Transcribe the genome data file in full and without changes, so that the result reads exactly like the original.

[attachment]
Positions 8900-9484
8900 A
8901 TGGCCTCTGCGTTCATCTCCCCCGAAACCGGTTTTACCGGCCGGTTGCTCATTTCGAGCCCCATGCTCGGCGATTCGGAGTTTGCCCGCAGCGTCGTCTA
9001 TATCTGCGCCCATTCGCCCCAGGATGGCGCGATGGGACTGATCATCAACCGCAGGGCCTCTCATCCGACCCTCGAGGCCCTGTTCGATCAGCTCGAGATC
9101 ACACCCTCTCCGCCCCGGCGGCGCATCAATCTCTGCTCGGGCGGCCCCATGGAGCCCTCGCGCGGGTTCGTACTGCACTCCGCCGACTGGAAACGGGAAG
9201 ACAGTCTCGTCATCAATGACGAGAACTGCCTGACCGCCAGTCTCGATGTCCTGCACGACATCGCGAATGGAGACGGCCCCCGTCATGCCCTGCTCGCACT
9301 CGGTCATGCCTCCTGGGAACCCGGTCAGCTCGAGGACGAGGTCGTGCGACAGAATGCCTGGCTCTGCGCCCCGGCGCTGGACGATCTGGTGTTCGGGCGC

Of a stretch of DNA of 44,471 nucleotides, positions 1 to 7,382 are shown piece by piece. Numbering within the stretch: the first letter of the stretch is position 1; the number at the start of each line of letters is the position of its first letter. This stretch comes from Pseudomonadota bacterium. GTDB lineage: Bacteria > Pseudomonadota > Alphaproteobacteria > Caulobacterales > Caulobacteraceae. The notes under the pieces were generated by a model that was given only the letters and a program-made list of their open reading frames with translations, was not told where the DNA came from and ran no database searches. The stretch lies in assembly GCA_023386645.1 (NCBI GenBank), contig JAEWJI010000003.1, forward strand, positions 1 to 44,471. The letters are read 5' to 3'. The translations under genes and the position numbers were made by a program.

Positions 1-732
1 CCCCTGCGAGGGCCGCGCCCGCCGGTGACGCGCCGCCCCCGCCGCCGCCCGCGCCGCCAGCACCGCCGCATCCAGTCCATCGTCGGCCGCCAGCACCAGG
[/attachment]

Positions 8900-9484
8900 A
8901 TGGCCTCTGCGTTCATCTCCCCCGAAACCGGTTTTACCGGCCGGTTGCTCATTTCGAGCCCCATGCTCGGCGATTCGGAGTTTGCCCGCAGCGTCGTCTA
9001 TATCTGCGCCCATTCGCCCCAGGATGGCGCGATGGGACTGATCATCAACCGCAGGGCCTCTCATCCGACCCTCGAGGCCCTGTTCGATCAGCTCGAGATC
9101 ACACCCTCTCCGCCCCGGCGGCGCATCAATCTCTGCTCGGGCGGCCCCATGGAGCCCTCGCGCGGGTTCGTACTGCACTCCGCCGACTGGAAACGGGAAG
9201 ACAGTCTCGTCATCAATGACGAGAACTGCCTGACCGCCAGTCTCGATGTCCTGCACGACATCGCGAATGGAGACGGCCCCCGTCATGCCCTGCTCGCACT
9301 CGGTCATGCCTCCTGGGAACCCGGTCAGCTCGAGGACGAGGTCGTGCGACAGAATGCCTGGCTCTGCGCCCCGGCGCTGGACGATCTGGTGTTCGGGCGC

Of a stretch of DNA of 44,471 nucleotides, positions 1 to 7,382 are shown piece by piece. Numbering within the stretch: the first letter of the stretch is position 1; the number at the start of each line of letters is the position of its first letter. This stretch comes from Pseudomonadota bacterium. GTDB lineage: Bacteria > Pseudomonadota > Alphaproteobacteria > Caulobacterales > Caulobacteraceae. The notes under the pieces were generated by a model that was given only the letters and a program-made list of their open reading frames with translations, was not told where the DNA came from and ran no database searches. The stretch lies in assembly GCA_023386645.1 (NCBI GenBank), contig JAEWJI010000003.1, forward strand, positions 1 to 44,471. The letters are read 5' to 3'. The translations under genes and the position numbers were made by a program.

Positions 1-732
1 CCCCTGCGAGGGCCGCGCCCGCCGGTGACGCGCCGCCCCCGCCGCCGCCCGCGCCGCCAGCACCGCCGCATCCAGTCCATCGTCGGCCGCCAGCACCAGG